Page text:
December 14, 2004                                        CONTACT: Laura Kiernan
                                                                                           Court Public Information Office
                                                                                           603-271-2646  Ext. 359




Reducing Conflict in Family Cases a Key Goal


            CONCORD—A Supreme Court committee has recommended that 21 new Family Division sites be established around the state in the next three years to better meet the needs of New Hampshire citizens who are involved in divorce, custody and support, domestic violence and other family law matters.

             In a 14-page report delivered to the Governor and legislature,  the “Family Division Implementation Committee” emphasized the goal of the new process is to “move these extremely important matters through the court system in a far speedier and less adversarial way.” Effort will be made to increase the use of mediation and other conflict resolution services to encourage families to reach agreements among themselves whenever possible, using referees and case managers and avoiding contentious court hearings and potential scheduling delays. The committee plan would implement legislation passed earlier this year that makes the Family Division a permanent part of the Judicial Branch.

            “Working with families in trouble is the most demanding and challenging job in the court system,” said Associate Justice Linda S. Dalianis, who chaired the Family Division Implementation Committee. “Our goal in statewide consolidation of our efforts in the Family Division is to give New Hampshire families the best opportunity to settle their differences fairly and with the least amount of conflict so they can put their distress behind them.”

              A Family Division Pilot Project has been in operation at eight sites in Rockingham and Grafton counties since 1996. Legislation signed into law by Gov. Craig Benson earlier this year, allows for statewide expansion of the Family Division financed through reductions in the number of Superior Court judges from 29 to 22 following retirements and resignations.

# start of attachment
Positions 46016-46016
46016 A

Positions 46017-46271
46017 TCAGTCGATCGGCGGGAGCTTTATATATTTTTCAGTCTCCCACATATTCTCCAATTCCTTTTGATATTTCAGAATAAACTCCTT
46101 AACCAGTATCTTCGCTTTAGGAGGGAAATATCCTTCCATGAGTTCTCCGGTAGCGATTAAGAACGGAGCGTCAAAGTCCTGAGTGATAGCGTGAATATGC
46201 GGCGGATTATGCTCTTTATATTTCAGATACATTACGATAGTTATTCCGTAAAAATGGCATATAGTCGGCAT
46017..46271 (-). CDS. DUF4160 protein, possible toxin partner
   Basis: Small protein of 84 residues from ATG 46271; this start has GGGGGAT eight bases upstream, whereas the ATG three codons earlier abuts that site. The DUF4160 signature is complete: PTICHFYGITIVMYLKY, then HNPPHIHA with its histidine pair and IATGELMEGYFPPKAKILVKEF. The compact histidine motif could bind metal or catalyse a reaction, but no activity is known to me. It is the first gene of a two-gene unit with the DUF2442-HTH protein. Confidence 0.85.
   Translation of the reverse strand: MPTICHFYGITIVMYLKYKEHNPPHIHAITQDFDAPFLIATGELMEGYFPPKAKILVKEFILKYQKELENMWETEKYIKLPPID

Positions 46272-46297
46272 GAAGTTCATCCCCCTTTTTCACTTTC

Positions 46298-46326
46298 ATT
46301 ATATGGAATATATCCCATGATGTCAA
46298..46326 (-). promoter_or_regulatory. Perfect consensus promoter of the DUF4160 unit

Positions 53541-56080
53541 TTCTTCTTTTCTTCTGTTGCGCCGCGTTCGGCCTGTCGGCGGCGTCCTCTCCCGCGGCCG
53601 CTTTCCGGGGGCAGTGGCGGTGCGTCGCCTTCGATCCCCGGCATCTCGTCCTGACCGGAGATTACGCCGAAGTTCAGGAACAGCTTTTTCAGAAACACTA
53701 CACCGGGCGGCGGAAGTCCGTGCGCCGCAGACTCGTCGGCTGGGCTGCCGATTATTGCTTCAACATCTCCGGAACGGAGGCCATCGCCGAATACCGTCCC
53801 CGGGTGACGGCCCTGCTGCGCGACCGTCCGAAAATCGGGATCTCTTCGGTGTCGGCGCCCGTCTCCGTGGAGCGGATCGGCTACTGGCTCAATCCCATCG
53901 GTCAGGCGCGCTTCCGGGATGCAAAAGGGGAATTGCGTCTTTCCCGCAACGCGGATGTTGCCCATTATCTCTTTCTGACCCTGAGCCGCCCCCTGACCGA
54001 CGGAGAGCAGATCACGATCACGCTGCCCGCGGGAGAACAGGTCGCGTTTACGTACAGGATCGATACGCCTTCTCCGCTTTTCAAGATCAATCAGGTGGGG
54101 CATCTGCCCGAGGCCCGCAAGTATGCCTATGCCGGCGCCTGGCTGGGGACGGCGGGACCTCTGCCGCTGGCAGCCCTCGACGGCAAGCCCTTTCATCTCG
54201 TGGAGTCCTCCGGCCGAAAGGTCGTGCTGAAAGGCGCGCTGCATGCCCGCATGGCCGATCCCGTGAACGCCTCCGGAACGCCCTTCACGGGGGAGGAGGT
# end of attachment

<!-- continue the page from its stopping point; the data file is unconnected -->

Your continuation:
The Committee recommended that new Family Division sites be established  in Coos, Carroll and Sullivan Counties in FY 2006. Depending upon availability of facilities, Strafford and either Belknap or Merrimack Counties would establish Family Divisions next, followed by Hillsborough County. A Family Division in Cheshire County would be last to open because of facility limitations for which, the committee said, there is “urgent need for solution.”

            Once the Family Division is fully established, it will comprise approximately 50 percent of the total volume of cases filed systemwide, the report said. All family related cases, and needed personnel, would be shifted from the Superior, District and Probate Courts into the Family Division. The committee said, it gave high priority to making sure that the sites selected for the new Family Division sites would be geographically accessible to the families who will use those services.

            “Families in crisis require easy access to the court system, which also reduces the expense to all parties who no longer have to travel long distances to court themselves or pay their legal representatives to do so,” the report said.

            Savings from unfilled Superior Court judgeships would be used for the statewide family division, which will be staffed by District and Probate Court judges and Marital Masters who are nominated by the Governor and approved by the Executive Council. Once the size of the Superior Court has been reduced, those judges would no longer hear marital cases. Juvenile and domestic violence matters would be shifted from the District Court, and some Probate matters, including guardianships over minors, some adoptions and terminations of parental rights, would all be shifted to the Family Division. Funding in proportion to those caseloads would also be shifted to the Family Division.

            According to the committee report, once those reallocations of caseload, personnel and funds have taken place, and the number of Superior Court judges reduced, the net personnel cost for the statewide expansion, further reduced by available federal funding, would be $8,547 during the next budget cycle.

           The committee noted it its report however that over time additional resources, including increased numbers of case managers, are likely to be necessary for improved and expeditious handling of family division cases. The report described case managers as “the most effective and positive link” between the court system and litigants who are representing themselves in family court proceedings A recent study showed that one party is unrepresented in about 70 percent of the domestic relations case in the Superior Court; in domestic violence cases now in the District Court, 97 percent of cases have one “pro se” party.

            The full Judicial Branch Family Division Implementation Committee report is available at A related report on the findings and recommendations of the Family Law Task Force Report is available at